Today's post is by Richard, who researched Shakespearean food for a 'show and tell' type session we had a couple of months ago. I get hungry just reading about it!
In the late sixteenth/early seventeenth century, culinary customs were quite remarkably divided between rich and poor, as are those of today. In the houses of the well-to-do, servants prepared the food in separate areas (sometimes at great distance from the dining halls). The kitchens had great brick ovens and fireplaces where meat, fish and poultry were cooked over coals by spit-roasting, boiling, smoking, frying or baking.
Fresh food was purchased from dedicated livestock, poultry, fish and vegetable markets on a more-or-less daily basis. Fire shovels, barrels and tubs were kept in a pantry, there was a buttery (storage area for wines and provisions), wet and dry larders, a spicery, a mealhouse for grain, a sieving or boiling house, and coals were stored in a squillerie with brass pots and pans, pewter vessels, herbs, covered dishes and a court cupboard.)
Meat was usually beef, coney (rabbit), kid, lamb, mutton, pork, veal, and venison. Common dishes were meat pie, sausage, and sheep’s feet.
Methods of preserving fresh meat were by salting, vinegar soaking (with verjuice), saucing, spicing, or by burying for one or two days after wrapping in cloth. Spices, known as “good powders” included aniseed, bay leaf, cinnamon, clove, cubeb (a Java berry tasting like allspice), fennel, ground ginger, mace, nutmeg and pepper. Some of these were introduced as a result of the voyages of Sir Francis Drake and Sir Walter Raleigh.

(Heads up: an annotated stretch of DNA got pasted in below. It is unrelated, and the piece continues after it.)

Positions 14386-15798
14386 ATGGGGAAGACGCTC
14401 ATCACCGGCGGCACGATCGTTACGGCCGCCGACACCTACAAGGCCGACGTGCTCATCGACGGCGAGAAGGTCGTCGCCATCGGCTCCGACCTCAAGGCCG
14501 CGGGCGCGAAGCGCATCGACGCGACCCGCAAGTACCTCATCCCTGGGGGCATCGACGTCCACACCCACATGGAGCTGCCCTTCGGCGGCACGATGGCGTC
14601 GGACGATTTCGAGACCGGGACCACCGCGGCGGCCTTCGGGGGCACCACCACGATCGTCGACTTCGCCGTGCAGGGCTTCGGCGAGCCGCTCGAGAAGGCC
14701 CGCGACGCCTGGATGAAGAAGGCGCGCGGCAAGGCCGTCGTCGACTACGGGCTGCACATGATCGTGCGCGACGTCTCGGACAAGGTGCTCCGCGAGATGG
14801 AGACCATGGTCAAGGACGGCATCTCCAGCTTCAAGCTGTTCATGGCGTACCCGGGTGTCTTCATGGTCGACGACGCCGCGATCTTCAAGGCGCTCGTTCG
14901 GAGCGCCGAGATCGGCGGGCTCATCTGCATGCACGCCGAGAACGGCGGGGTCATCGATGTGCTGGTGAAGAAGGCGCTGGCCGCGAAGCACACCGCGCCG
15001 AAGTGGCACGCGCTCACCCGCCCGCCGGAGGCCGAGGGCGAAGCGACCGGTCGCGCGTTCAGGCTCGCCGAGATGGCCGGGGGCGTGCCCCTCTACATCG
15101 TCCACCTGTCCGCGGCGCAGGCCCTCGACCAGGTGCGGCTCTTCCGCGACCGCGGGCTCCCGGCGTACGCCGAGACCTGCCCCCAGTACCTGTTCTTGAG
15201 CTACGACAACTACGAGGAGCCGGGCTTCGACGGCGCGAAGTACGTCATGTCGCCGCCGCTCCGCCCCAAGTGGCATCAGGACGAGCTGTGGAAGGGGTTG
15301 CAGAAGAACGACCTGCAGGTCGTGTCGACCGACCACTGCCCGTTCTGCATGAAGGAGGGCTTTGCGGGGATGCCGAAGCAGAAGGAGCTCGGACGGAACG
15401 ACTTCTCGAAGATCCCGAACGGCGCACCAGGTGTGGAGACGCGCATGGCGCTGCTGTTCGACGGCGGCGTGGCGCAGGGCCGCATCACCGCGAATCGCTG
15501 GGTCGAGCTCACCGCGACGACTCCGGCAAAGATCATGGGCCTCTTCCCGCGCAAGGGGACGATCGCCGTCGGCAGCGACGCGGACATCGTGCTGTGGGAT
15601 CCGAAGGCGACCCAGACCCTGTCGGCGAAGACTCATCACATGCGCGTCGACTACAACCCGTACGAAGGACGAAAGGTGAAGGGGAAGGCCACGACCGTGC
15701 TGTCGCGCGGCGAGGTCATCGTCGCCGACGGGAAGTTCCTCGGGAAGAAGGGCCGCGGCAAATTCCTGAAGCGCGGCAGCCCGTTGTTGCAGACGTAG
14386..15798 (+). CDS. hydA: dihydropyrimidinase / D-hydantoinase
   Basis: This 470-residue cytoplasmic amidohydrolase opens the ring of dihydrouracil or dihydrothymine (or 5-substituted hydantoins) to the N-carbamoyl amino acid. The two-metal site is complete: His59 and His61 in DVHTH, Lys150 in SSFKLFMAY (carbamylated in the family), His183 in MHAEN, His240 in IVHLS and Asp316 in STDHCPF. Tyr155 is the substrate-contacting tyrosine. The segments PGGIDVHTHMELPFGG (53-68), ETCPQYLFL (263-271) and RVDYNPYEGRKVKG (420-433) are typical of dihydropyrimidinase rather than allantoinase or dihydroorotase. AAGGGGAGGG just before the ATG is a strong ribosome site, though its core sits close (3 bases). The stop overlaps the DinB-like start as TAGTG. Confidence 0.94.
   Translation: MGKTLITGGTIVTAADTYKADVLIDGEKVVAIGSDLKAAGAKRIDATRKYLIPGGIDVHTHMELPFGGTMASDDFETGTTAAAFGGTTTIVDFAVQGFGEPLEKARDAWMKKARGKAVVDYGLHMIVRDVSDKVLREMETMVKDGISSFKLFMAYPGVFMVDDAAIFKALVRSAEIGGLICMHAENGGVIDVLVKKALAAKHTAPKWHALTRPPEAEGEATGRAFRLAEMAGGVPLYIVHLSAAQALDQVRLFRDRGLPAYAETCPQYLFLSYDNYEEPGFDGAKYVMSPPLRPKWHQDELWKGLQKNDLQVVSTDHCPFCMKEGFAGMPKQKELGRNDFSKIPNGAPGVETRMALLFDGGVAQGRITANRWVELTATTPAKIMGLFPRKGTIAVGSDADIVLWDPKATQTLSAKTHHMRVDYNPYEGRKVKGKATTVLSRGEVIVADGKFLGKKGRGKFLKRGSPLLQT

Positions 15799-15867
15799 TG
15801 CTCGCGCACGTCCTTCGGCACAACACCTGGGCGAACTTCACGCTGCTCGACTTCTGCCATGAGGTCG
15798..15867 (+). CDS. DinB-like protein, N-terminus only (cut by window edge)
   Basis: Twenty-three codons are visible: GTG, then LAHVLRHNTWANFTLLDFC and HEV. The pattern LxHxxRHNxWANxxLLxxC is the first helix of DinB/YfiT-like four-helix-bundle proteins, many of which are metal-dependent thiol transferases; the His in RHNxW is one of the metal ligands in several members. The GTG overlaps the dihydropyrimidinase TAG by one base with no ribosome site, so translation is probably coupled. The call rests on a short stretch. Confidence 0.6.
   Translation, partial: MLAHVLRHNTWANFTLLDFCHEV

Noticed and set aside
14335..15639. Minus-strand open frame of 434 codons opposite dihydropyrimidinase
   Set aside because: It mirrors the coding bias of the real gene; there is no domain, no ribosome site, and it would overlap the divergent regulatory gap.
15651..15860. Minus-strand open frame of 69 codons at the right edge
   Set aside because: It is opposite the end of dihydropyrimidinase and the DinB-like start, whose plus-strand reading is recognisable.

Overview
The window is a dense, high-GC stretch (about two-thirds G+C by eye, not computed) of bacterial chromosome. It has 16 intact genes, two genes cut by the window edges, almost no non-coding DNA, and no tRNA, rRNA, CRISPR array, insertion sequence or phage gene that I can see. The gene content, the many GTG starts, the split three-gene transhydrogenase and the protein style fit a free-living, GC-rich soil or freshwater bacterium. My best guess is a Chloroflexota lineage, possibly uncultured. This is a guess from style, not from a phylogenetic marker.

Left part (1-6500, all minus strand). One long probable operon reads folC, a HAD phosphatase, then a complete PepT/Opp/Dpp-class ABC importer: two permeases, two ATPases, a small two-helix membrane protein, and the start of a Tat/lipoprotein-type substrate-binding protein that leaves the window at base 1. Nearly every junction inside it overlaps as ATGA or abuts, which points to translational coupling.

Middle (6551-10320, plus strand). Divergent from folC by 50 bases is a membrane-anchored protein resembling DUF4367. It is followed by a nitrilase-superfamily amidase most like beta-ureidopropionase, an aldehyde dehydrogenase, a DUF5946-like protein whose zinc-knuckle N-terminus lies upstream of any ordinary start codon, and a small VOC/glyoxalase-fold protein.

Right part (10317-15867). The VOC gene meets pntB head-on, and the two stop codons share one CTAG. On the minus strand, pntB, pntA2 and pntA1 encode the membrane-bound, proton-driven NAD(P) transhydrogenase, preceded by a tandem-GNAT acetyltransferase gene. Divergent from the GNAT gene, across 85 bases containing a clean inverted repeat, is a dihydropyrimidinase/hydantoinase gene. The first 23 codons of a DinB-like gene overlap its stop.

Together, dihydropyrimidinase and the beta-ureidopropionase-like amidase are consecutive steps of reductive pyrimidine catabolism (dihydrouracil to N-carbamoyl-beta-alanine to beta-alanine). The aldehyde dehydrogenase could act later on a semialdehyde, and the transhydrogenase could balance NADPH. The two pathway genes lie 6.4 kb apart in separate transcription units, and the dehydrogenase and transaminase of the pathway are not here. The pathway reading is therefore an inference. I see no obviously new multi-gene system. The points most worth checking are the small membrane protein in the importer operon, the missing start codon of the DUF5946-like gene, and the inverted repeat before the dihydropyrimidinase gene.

Fish was consumed widely by poorer folk living near waterways and coastal areas, especially during the long winters when meat was scarce. It included conger eel, gurner, haddock, herring, lamprey (a type of eel), pilchard, mackerel, pike, salmon, sturgeon, tench and whiting; crustaceans such as cockle, crab, lobster, mussel and shrimp were also widely enjoyed.
Poultry included bittern, blackbird, brant (wild goose), crane, dove, duck, dunbird (wild duck), fowl (chicken), goose, knot(sandpiper), lark, mallard, olicet, partridge, peewit, pelican, plover, quail, sheldrake, sparrow, swan , teal, turkey and widgeon (duck.)
Vegetables were most widely consumed by the less well-off in country areas. Much of what was used either grew wild or was home-produced. Artichoke, asparagus, bean, beetroot, cabbage, carrot, cucumber, gourd, horseradish, lettuce, melon, olive, pea, pumpkin, rape (canola) and skirret (water parsnip) were commonplace. There was much use of herbs such as borage, chervil, clary(sage), cowslip, and sowthistle, plus greens, which included the leaves of avens, borage, dandelion, dittany and hyssop (both mints), laver (purple seaweed) orach (red and green), pellitory (climbing nettle), purslane (pinkish fleshy stems), rocket, rose hip (fruit of the rose) and St John’s wort (brown stalks, narrow leaves). Root plants like ginger and galingale (a kind of sedge with aromatic rhizomes) were also popular.
Fruit was mainly consumed fresh by the common people, again in country areas - apricot, blaunderelle (apple), bullace (wild damson plum), cherry, cornel, currant, gooseberry, grape, lemon, medlar apple, mulberry, peach, pear, raspberry and strawberry.